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#1 Brian_Entei  Icon User is offline

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OpenGL Java Game - Help with how to render 3D Objects

Posted 18 November 2013 - 04:26 PM

Hello, I am Brian Entei, and I'm posting here wondering if you guys could help me. I have been following this tutorial on youtube, and have understood it pretty well. The only thing I'm really stuck with is how to actually render and make a 3D object. He, at one point, renders a spinning triangle, and at the end, a floor. The floor is about as far as I got, but I also haven't gotten as far as collision detection. Rest assured I have been mulling over my options for quite some time, and am not looking for a quick answer, rather a step-by-step howto in order to get me to understand how to do this by myself. If you need a copy of the game I have coded, I will gladly upload it to my server as a .zip so that you could help me along the way. I hope I was not too vague, as I don't usually type as well with other people. Thanks for reading, and have a nice day!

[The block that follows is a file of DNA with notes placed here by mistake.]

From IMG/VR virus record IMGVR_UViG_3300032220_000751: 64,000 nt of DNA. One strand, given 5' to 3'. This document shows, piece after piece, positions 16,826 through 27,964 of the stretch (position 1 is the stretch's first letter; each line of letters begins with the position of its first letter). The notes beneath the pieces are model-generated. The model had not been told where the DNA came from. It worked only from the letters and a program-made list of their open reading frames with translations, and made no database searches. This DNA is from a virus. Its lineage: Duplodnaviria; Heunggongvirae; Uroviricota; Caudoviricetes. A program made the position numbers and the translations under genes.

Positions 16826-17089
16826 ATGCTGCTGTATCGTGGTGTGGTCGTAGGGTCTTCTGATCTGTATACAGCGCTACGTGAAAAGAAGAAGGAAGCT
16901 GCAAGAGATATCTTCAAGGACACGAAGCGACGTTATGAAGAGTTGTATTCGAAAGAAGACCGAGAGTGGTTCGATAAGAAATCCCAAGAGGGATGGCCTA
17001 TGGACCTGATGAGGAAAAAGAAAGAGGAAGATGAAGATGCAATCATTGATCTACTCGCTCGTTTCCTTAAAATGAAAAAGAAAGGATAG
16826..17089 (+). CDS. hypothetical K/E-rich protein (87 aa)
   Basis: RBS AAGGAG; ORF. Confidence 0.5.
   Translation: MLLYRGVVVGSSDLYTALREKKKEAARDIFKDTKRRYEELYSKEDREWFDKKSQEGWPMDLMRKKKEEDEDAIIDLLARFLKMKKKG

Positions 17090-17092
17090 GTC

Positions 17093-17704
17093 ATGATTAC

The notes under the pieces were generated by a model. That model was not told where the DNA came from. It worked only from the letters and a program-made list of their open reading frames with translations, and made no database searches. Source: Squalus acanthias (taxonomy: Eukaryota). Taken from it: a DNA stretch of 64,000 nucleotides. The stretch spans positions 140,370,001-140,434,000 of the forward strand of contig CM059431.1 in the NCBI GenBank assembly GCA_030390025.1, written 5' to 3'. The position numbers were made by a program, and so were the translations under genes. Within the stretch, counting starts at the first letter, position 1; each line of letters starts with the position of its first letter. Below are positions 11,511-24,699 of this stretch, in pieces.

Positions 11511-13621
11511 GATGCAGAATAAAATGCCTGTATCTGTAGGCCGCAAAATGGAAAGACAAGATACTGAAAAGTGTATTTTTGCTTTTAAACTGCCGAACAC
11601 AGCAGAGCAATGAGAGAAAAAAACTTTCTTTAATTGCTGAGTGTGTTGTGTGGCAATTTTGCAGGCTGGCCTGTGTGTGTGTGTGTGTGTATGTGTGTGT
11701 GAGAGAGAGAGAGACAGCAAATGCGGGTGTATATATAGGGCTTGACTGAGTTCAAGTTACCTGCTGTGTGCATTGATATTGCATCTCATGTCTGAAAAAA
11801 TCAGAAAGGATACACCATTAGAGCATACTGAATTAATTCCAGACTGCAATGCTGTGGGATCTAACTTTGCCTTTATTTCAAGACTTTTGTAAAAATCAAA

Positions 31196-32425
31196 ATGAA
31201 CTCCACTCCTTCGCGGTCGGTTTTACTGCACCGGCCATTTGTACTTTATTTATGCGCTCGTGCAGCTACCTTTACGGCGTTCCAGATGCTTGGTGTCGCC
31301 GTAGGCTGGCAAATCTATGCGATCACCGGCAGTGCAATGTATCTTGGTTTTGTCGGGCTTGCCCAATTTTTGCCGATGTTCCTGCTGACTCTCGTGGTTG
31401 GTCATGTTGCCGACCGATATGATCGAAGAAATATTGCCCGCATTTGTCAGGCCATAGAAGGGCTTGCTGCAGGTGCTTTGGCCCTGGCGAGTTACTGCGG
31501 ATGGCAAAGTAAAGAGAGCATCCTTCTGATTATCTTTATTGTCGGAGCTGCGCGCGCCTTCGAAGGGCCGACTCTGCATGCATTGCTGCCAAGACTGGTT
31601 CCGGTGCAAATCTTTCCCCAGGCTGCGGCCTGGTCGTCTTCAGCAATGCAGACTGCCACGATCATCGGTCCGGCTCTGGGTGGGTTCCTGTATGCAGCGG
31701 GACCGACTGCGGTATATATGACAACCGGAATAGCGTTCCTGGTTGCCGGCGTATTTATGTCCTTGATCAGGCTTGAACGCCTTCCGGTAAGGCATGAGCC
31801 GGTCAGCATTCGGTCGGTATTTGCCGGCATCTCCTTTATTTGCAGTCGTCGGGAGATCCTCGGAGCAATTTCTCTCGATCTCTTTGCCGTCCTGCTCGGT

-Brian Entei

P.S. I use Eclipse Juno to code and compile my game. I am aware that it would be better performance-wise to code in c++, but I would like to make my first game in Java + OpenGL, as that's what some of my favorite games are coded in.

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Replies To: OpenGL Java Game - Help with how to render 3D Objects

#2 BBeck  Icon User is offline